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No. 29     Inlaid basin

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Inju: probably Shiraz or elsewhere in Fars, 1351–1352
Patron: Mohammad b. Mohammad b. Abdallah al-Jorjani
Maker: Turanshah

Brass inlaid with silver and gold, ground filled with black composition

London, Victoria and Albert Museum, Inv. 760-1889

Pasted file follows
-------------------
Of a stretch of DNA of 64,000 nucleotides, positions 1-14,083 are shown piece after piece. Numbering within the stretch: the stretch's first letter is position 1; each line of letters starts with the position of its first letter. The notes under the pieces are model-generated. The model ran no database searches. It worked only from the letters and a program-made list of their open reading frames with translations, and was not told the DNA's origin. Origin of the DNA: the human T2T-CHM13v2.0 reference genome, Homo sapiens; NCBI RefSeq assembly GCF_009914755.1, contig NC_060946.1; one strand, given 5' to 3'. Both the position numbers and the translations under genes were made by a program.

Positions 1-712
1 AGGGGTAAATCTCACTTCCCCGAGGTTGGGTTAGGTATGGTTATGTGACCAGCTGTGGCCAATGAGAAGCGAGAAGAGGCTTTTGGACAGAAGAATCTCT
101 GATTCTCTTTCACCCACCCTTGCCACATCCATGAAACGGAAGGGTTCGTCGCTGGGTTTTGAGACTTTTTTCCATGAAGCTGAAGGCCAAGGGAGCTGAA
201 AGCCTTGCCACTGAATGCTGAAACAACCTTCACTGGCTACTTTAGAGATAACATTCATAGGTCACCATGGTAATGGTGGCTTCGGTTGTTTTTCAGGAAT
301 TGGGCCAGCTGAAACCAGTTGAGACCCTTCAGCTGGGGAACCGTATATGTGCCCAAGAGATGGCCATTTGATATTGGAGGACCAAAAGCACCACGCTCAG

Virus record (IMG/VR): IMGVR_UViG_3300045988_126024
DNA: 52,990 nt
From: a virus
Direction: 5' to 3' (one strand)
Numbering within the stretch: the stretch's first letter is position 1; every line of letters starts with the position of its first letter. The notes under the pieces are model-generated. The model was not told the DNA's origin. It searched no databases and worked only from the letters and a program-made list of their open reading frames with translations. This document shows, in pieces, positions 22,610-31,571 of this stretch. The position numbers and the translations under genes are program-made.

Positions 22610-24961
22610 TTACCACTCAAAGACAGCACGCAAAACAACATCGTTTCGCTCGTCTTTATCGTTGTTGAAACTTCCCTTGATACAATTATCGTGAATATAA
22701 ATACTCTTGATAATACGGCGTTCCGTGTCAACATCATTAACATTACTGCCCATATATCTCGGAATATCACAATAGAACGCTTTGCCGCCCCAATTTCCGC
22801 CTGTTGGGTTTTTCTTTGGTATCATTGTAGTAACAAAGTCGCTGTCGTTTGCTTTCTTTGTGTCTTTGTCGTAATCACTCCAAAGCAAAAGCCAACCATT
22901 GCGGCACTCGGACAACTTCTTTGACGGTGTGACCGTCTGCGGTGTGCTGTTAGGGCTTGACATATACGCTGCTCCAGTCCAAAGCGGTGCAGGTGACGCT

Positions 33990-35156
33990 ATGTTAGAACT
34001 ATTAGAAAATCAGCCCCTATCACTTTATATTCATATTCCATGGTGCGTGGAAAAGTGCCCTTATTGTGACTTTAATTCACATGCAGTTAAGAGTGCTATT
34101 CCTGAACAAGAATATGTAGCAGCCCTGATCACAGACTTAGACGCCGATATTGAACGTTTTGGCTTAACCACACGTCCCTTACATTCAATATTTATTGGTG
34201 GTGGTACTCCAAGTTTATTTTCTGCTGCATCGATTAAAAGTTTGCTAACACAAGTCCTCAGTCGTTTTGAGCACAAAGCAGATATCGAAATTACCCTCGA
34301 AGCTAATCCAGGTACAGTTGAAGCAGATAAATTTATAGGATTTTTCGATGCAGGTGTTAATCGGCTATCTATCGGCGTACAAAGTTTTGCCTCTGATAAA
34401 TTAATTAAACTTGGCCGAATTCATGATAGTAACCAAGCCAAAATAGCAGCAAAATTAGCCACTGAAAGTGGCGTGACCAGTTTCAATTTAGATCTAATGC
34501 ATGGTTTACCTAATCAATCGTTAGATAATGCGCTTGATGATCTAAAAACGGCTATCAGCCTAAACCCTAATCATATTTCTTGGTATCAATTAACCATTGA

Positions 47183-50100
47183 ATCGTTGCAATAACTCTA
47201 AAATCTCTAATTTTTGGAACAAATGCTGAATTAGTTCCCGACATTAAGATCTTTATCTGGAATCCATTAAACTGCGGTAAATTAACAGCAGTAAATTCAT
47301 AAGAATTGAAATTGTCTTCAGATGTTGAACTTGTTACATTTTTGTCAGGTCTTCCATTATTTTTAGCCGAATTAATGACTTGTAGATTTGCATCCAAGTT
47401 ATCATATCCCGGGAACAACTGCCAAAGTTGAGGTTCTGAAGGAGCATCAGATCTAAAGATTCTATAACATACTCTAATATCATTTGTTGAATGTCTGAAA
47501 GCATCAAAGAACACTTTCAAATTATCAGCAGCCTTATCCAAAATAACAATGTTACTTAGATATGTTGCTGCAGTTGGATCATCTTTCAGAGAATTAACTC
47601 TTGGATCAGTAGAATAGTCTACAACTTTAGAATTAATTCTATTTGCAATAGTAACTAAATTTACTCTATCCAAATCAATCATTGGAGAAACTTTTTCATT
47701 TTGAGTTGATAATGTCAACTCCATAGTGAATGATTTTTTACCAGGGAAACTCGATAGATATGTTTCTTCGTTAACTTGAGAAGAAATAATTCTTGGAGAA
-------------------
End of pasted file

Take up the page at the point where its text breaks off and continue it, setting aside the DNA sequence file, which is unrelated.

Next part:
Inlay, a celebrated feature of Persian metalwork, is achieved by hammering metals of different colour into prepared slots in the body of a metal object; the inlay is then chased to produce linear details. Here, amidst elaborate scroll work, a frieze contains riders some of whom are from the Shahnameh. The figure on foot is the usurper Zahhak, identifiable by the snakes growing out of his shoulders as the result of the devil’s kiss. He is led by Faridun, his over-thrower, who is riding an ox. The Persian prince Bahram Gur and his harp-playing slave girl Azadeh are also shown. A pair of riders who hold a ring seem to echo scenes of the investiture of kings on Sasanian rock carvings in Fars, the region whose principal city is Shiraz.

 

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